Did we see a rise in loans to commercial establishments? Easy money for all? Hardly.

The markets were quite happy that a credit crisis has once again been put off. So were the various governments. Did we see a rise in loans to commercial establishments? Easy money for all? Hardly. So what did the banks buy with their new money? (Besides the chance to deposit it back at the ECB?) They bought short-term government bonds, which more or less matched the terms of the money they had borrowed.

Which collapsed shorter-term bond yields. In November, Spanish one-year bonds paid about 5% over similar German bonds. Today it is less than 1% more. Still a nice total spread over 1%. Three-year bonds have dropped from around a 5% spread over the corresponding German bonds to slightly under 3%. Italian debt has dropped from a spread (over German yields) of 6% to 1% for one-year bonds and from over 7% to under 4% for three-year bonds. Nine and 10-year bonds are roughly the same for both countries as three months ago.

Sufficient Unto the Day

So what does a country with deficits and growing debt do? It sells lower-current-cost short-term bonds to help its current deficit (more on that later), rather than take on longer-term debt. It can also buy back more expensive longer-term debt sold last year for much lower short-term rates today.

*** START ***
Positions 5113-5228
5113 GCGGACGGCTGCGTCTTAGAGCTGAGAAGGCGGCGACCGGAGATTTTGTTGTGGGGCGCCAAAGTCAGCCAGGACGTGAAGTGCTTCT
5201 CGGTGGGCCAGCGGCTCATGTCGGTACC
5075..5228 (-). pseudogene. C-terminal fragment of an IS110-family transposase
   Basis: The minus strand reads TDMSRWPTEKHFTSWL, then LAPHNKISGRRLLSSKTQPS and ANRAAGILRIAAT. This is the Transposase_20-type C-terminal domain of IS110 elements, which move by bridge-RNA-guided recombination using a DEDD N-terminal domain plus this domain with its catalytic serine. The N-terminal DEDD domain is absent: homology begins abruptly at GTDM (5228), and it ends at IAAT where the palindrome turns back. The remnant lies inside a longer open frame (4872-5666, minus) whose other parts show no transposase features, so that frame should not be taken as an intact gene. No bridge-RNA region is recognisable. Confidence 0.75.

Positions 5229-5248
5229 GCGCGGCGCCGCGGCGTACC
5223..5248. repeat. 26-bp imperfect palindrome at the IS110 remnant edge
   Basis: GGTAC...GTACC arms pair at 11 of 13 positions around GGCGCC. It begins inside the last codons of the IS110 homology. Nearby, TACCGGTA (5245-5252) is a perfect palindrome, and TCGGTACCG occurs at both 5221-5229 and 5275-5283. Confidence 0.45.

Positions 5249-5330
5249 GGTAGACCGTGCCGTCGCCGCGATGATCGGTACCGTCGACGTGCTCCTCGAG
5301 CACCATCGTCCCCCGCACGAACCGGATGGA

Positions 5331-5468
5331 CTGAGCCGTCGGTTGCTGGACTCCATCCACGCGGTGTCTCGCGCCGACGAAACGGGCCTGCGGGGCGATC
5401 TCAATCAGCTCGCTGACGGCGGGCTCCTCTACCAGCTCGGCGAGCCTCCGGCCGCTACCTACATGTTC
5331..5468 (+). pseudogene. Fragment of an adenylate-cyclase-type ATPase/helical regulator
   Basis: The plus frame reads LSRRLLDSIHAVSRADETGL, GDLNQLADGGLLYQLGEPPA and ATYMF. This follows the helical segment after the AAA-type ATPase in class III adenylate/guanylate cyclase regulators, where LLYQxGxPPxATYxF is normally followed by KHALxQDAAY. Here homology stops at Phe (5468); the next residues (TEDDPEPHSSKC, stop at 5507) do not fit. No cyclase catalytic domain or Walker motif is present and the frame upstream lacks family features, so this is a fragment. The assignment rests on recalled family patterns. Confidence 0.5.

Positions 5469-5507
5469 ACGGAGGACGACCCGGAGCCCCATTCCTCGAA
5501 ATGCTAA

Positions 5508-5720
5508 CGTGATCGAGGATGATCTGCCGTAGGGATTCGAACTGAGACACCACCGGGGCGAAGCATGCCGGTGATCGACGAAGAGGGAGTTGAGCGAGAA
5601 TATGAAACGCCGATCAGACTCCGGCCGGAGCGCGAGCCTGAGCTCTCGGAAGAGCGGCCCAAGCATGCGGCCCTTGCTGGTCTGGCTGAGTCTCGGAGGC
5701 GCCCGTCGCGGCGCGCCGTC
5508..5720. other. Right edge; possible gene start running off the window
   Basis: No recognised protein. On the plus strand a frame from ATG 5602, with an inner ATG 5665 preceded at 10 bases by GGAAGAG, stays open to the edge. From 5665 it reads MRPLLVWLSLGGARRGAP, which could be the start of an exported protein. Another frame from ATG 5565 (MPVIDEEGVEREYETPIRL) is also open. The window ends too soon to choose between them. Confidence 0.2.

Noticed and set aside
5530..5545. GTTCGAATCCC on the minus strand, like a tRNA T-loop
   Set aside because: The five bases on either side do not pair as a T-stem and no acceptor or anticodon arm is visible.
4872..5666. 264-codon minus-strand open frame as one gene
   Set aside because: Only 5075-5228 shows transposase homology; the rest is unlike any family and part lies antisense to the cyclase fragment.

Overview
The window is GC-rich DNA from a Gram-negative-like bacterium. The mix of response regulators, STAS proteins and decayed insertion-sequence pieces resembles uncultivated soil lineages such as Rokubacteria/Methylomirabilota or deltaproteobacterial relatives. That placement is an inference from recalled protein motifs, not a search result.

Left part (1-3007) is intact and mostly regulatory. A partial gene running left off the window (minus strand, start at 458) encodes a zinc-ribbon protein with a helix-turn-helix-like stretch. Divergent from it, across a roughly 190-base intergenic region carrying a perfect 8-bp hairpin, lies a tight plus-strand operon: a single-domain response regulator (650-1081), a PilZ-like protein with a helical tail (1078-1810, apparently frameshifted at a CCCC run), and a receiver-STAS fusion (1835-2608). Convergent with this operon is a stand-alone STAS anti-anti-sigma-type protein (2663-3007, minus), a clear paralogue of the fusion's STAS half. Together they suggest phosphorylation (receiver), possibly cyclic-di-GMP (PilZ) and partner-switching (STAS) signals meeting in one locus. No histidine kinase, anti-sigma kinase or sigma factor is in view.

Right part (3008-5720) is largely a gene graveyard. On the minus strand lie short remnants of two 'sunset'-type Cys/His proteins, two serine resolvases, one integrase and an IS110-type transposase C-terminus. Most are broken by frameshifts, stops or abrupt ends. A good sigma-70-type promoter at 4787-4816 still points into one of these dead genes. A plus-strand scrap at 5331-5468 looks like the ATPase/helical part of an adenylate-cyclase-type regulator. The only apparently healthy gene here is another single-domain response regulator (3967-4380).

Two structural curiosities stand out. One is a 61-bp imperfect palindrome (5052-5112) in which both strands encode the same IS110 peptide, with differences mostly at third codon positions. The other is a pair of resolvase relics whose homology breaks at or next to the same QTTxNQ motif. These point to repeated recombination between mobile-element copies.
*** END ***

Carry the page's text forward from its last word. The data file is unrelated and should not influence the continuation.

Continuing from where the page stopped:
But that means there is more roll-over risk in the very near future, as you have to borrow to replace those bonds when they mature; but why worry about that today? As my Dad was wont to say when he wanted to ignore the problems cropping up in his future, "Sufficient unto the day is the evil thereof."

I saw a table created by those clever people at Bridgewater. They analyzed the nature of the capital of the banks of various European countries. Not much has changed in the last few years, except that foreign capital is still fleeing and that capital is being replaced (almost euro for euro) by ECB debt. Let us make no mistake, without ECB largesse, European banks would either have to sell equity at fire-sale prices or their governments would have to nationalize them. Otherwise they would be insolvent. And that would in all likelihood mean a credit crisis worse than 2008, as hard as that is to imagine.

And while many applaud ECB President Mario Draghi's actions, as they feel he has averted a crisis with his initiation of the LTRO, there are others who are not pleased. This note from yesterday's Financial Times:

The head of Germany's Bundesbank has launched a powerful attack on Mario Draghi, president of the European Central Bank, in a sign of mounting concern in Europe's biggest economy at measures being taken to try to contain the eurozone financial crisis.